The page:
A/N:So, whilst in the middle of Algebra finals last week, I began to think, what if Hurley and Libby were stuck in the places of Daniel and Charlotte? And this came up. It's a one-shot for now, but I may continue it. Title comes from the song by Adele. Start is slow, but the end is better. Takes place during "Namaste."

The minute he crashes into the pool of water on that island which he had been so desperate to leave three years earlier, his heart cracks.

It's strange, Hurley thinks, as he's reunited with Sawyer on the beach, how easy it is to act so happy when, for some unknown God-forsaken reason, his heart is breaking internally with every step he takes on the island, with every word, greeting, and shouted commands from Sawyer to Jin.

The van ride to Dharmaville is short, tense, although Sawyer's response to Jack's question ('Faraday? He's here?' 'Worse, he became fruitful and multiplied.') cracks the tension briefly. He's amazed by the swarm of people there, maybe they'll fit in. He makes sure to stay with his group, Sawyer actively looking for someone, finding them, and announcing their presence to the person with a shout of "Hey, Faraday!"

The person he shouts to turns, and for a few seconds Hurley is confused, he sure doesn't remember Faraday having curly red hair, blue eyes, and a smattering of freckles across her pale face; in fact, he definitely doesn't remember Faraday being a her. But then she speaks, a simple nonchalant "Yeah?" and her accent gives it away, this isn't Faraday, this is that British girl who was Locke's hostage, what's her name, Charlotte. So why is she going by the name Faraday?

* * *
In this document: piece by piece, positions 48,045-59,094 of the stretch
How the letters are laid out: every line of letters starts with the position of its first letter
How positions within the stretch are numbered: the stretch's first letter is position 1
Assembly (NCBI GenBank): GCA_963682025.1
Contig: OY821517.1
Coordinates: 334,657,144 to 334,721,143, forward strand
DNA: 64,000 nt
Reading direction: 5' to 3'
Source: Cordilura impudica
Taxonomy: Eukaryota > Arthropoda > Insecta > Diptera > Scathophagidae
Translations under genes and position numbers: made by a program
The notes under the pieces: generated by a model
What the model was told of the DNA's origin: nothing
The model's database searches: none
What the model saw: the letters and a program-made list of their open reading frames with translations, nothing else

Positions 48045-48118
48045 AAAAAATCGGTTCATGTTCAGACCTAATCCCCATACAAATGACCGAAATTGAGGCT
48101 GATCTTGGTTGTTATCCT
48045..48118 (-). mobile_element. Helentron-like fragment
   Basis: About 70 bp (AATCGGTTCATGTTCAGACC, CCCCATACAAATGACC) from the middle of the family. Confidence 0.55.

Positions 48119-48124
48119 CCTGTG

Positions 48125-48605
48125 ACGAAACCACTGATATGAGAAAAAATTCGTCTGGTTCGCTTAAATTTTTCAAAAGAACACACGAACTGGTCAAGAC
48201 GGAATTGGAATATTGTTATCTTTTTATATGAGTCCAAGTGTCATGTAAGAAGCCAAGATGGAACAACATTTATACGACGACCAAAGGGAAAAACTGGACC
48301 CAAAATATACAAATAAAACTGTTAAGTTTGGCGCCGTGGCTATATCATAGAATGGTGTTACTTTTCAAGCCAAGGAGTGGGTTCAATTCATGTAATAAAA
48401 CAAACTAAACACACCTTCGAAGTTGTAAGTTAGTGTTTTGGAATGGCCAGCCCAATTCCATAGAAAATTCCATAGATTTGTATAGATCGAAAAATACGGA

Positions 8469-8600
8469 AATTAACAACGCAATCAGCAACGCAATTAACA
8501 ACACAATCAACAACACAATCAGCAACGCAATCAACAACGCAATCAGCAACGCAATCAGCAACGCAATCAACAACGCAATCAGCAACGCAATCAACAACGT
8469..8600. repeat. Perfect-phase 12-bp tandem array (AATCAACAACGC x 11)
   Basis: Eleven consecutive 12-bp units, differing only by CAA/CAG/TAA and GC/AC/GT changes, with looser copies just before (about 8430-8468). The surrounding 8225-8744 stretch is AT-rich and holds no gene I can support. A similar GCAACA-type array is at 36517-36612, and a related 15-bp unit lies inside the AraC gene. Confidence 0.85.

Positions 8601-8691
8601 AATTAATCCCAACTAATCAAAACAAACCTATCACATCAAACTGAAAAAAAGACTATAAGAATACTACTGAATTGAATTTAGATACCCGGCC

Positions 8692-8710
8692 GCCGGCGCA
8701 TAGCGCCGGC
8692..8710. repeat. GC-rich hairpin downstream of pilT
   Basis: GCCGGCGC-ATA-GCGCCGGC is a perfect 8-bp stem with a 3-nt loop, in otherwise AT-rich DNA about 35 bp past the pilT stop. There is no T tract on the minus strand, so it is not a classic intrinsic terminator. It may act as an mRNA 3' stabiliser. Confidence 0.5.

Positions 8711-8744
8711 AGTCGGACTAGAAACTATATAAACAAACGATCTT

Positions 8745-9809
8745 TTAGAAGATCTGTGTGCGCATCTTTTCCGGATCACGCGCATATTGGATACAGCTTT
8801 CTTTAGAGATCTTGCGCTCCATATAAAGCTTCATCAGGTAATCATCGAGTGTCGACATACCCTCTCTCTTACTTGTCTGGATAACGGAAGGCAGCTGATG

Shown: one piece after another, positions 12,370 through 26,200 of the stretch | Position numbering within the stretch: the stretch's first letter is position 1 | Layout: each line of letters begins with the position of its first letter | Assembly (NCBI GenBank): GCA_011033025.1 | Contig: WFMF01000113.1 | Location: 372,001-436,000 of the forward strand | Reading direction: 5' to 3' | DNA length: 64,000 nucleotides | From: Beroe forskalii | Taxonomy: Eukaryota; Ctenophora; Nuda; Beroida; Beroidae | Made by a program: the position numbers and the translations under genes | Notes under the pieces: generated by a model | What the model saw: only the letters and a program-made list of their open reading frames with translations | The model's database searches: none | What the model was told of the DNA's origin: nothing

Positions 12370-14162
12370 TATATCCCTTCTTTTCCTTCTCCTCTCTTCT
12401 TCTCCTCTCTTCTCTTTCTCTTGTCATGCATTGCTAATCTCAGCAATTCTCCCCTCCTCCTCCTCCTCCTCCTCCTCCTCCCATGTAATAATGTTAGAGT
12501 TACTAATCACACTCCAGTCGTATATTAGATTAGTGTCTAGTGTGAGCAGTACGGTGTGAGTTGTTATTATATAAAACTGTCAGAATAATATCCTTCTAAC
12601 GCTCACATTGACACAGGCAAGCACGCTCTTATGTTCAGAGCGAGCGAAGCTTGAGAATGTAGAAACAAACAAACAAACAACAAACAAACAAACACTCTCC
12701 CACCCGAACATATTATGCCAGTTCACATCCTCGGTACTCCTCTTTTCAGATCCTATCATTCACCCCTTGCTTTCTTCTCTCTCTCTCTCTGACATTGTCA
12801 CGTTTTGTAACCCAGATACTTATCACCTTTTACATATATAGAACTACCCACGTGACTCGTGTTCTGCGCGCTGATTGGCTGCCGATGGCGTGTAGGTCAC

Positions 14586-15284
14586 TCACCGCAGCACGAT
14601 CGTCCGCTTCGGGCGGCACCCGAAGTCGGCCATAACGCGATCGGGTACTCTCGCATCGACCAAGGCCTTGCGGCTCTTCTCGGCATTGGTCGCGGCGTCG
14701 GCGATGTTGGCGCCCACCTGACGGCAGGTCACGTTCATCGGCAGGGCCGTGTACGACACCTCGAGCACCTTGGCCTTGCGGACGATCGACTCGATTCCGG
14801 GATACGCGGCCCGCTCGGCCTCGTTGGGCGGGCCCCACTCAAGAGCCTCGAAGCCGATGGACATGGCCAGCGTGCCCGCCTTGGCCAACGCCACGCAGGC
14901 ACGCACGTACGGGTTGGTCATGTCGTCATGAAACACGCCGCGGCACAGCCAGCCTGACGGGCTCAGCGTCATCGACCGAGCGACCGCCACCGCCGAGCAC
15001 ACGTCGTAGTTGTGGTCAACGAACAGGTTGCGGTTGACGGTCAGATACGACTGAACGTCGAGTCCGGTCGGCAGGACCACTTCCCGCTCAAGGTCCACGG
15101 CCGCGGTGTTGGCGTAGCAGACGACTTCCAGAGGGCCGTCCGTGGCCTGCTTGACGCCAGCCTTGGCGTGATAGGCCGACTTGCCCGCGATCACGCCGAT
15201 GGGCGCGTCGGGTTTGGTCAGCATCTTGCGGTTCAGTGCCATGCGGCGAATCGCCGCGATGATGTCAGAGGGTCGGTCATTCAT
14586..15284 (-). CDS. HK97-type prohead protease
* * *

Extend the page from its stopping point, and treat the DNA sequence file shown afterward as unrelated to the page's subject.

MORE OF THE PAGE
"I need you to take some of the new recruits to the welcome center." Sawyer's voice brings him back to reality, and he begins to pay attention to the conversation. Charlotte gives them a once-over, her facial expression staying stoic as she jiggles the bundle in her arms; her eyes giving each of them worried glances which scream What are you doing here? and How the bloody hell did you get back?, but at the look Sawyer gives her she responds "Will do," and he leaves them to 'introduce themselves' (not like they need it).

"Charlotte Faraday. My husband works at the Orchid," she introduces herself naturally while she extends her hand, as if they are meeting for the first time. They all hesitate, then Kate takes the plunge and grasps the hand offered, speaking her name, followed by Jack, and then he does the same thing. They stand in awkward silence for a few moments before Kate points to the bundle. "And who is this?"